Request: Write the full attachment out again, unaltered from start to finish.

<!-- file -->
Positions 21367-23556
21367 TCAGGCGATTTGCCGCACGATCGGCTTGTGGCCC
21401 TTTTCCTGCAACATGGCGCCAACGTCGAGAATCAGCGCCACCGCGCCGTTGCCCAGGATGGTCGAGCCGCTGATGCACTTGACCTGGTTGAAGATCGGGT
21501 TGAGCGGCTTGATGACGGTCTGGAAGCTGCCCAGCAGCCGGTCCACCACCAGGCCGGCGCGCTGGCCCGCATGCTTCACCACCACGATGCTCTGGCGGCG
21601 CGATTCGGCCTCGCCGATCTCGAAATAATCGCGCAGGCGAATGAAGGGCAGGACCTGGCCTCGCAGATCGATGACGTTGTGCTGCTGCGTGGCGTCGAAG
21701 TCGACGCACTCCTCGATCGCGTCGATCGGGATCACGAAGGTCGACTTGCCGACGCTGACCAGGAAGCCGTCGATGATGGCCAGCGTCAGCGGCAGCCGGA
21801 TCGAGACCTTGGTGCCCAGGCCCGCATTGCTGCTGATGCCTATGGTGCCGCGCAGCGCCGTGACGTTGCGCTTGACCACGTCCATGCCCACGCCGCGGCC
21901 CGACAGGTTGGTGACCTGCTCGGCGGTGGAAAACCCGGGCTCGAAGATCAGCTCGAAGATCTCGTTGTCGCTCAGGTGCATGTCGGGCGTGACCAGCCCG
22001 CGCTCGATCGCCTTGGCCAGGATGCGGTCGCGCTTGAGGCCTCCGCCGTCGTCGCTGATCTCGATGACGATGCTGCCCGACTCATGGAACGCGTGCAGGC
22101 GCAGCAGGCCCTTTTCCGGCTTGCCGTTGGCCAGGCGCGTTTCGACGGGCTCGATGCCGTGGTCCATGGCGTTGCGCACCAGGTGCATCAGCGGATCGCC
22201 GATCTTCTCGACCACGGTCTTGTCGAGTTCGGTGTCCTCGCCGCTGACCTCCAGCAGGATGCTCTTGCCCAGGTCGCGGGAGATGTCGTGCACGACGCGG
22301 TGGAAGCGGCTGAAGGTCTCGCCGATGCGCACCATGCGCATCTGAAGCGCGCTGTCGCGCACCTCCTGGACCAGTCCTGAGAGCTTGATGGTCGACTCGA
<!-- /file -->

Positions 21367-23556
21367 TCAGGCGATTTGCCGCACGATCGGCTTGTGGCCC
21401 TTTTCCTGCAACATGGCGCCAACGTCGAGAATCAGCGCCACCGCGCCGTTGCCCAGGATGGTCGAGCCGCTGATGCACTTGACCTGGTTGAAGATCGGGT
21501 TGAGCGGCTTGATGACGGTCTGGAAGCTGCCCAGCAGCCGGTCCACCACCAGGCCGGCGCGCTGGCCCGCATGCTTCACCACCACGATGCTCTGGCGGCG
21601 CGATTCGGCCTCGCCGATCTCGAAATAATCGCGCAGGCGAATGAAGGGCAGGACCTGGCCTCGCAGATCGATGACGTTGTGCTGCTGCGTGGCGTCGAAG
21701 TCGACGCACTCCTCGATCGCGTCGATCGGGATCACGAAGGTCGACTTGCCGACGCTGACCAGGAAGCCGTCGATGATGGCCAGCGTCAGCGGCAGCCGGA
21801 TCGAGACCTTGGTGCCCAGGCCCGCATTGCTGCTGATGCCTATGGTGCCGCGCAGCGCCGTGACGTTGCGCTTGACCACGTCCATGCCCACGCCGCGGCC
21901 CGACAGGTTGGTGACCTGCTCGGCGGTGGAAAACCCGGGCTCGAAGATCAGCTCGAAGATCTCGTTGTCGCTCAGGTGCATGTCGGGCGTGACCAGCCCG
22001 CGCTCGATCGCCTTGGCCAGGATGCGGTCGCGCTTGAGGCCTCCGCCGTCGTCGCTGATCTCGATGACGATGCTGCCCGACTCATGGAACGCGTGCAGGC
22101 GCAGCAGGCCCTTTTCCGGCTTGCCGTTGGCCAGGCGCGTTTCGACGGGCTCGATGCCGTGGTCCATGGCGTTGCGCACCAGGTGCATCAGCGGATCGCC
22201 GATCTTCTCGACCACGGTCTTGTCGAGTTCGGTGTCCTCGCCGCTGACCTCCAGCAGGATGCTCTTGCCCAGGTCGCGGGAGATGTCGTGCACGACGCGG
22301 TGGAAGCGGCTGAAGGTCTCGCCGATGCGCACCATGCGCATCTGAAGCGCGCTGTCGCGCACCTCCTGGACCAGTCCTGAGAGCTTGATGGTCGACTCGA